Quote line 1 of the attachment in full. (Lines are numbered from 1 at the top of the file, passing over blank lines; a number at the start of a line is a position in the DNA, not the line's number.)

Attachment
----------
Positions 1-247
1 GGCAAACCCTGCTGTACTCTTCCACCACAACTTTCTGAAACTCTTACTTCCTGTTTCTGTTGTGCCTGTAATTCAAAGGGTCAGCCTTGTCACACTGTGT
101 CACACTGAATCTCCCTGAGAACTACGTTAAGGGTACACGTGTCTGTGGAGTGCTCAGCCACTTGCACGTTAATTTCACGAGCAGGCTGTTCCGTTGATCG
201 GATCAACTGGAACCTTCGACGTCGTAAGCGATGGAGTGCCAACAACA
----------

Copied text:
Positions 1-247